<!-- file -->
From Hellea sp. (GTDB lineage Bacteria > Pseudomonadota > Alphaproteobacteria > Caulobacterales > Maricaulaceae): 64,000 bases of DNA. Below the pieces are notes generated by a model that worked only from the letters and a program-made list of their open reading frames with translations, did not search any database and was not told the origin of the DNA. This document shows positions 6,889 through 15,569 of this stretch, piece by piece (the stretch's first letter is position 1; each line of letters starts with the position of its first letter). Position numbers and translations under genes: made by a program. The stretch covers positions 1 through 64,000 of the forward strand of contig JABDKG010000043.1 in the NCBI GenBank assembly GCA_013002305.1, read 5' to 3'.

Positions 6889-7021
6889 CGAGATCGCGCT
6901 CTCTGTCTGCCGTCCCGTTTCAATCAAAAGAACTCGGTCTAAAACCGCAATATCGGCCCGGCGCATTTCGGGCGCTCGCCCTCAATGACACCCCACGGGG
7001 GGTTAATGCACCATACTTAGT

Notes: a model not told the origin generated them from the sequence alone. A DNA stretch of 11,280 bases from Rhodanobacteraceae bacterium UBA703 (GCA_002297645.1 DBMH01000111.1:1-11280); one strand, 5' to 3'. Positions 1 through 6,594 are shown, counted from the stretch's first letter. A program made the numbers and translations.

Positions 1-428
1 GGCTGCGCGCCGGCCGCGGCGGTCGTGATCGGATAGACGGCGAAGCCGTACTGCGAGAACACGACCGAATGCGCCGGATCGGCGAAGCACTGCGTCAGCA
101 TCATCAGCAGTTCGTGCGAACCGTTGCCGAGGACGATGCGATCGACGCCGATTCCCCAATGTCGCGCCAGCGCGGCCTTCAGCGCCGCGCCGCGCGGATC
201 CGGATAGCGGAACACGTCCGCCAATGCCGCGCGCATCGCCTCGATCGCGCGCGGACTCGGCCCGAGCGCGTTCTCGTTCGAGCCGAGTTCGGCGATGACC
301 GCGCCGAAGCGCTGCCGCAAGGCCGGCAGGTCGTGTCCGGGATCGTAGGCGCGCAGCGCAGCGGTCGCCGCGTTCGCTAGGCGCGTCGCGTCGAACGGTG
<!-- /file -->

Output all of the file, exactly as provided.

From Hellea sp. (GTDB lineage Bacteria > Pseudomonadota > Alphaproteobacteria > Caulobacterales > Maricaulaceae): 64,000 bases of DNA. Below the pieces are notes generated by a model that worked only from the letters and a program-made list of their open reading frames with translations, did not search any database and was not told the origin of the DNA. This document shows positions 6,889 through 15,569 of this stretch, piece by piece (the stretch's first letter is position 1; each line of letters starts with the position of its first letter). Position numbers and translations under genes: made by a program. The stretch covers positions 1 through 64,000 of the forward strand of contig JABDKG010000043.1 in the NCBI GenBank assembly GCA_013002305.1, read 5' to 3'.

Positions 6889-7021
6889 CGAGATCGCGCT
6901 CTCTGTCTGCCGTCCCGTTTCAATCAAAAGAACTCGGTCTAAAACCGCAATATCGGCCCGGCGCATTTCGGGCGCTCGCCCTCAATGACACCCCACGGGG
7001 GGTTAATGCACCATACTTAGT

Notes: a model not told the origin generated them from the sequence alone. A DNA stretch of 11,280 bases from Rhodanobacteraceae bacterium UBA703 (GCA_002297645.1 DBMH01000111.1:1-11280); one strand, 5' to 3'. Positions 1 through 6,594 are shown, counted from the stretch's first letter. A program made the numbers and translations.

Positions 1-428
1 GGCTGCGCGCCGGCCGCGGCGGTCGTGATCGGATAGACGGCGAAGCCGTACTGCGAGAACACGACCGAATGCGCCGGATCGGCGAAGCACTGCGTCAGCA
101 TCATCAGCAGTTCGTGCGAACCGTTGCCGAGGACGATGCGATCGACGCCGATTCCCCAATGTCGCGCCAGCGCGGCCTTCAGCGCCGCGCCGCGCGGATC
201 CGGATAGCGGAACACGTCCGCCAATGCCGCGCGCATCGCCTCGATCGCGCGCGGACTCGGCCCGAGCGCGTTCTCGTTCGAGCCGAGTTCGGCGATGACC
301 GCGCCGAAGCGCTGCCGCAAGGCCGGCAGGTCGTGTCCGGGATCGTAGGCGCGCAGCGCAGCGGTCGCCGCGTTCGCTAGGCGCGTCGCGTCGAACGGTG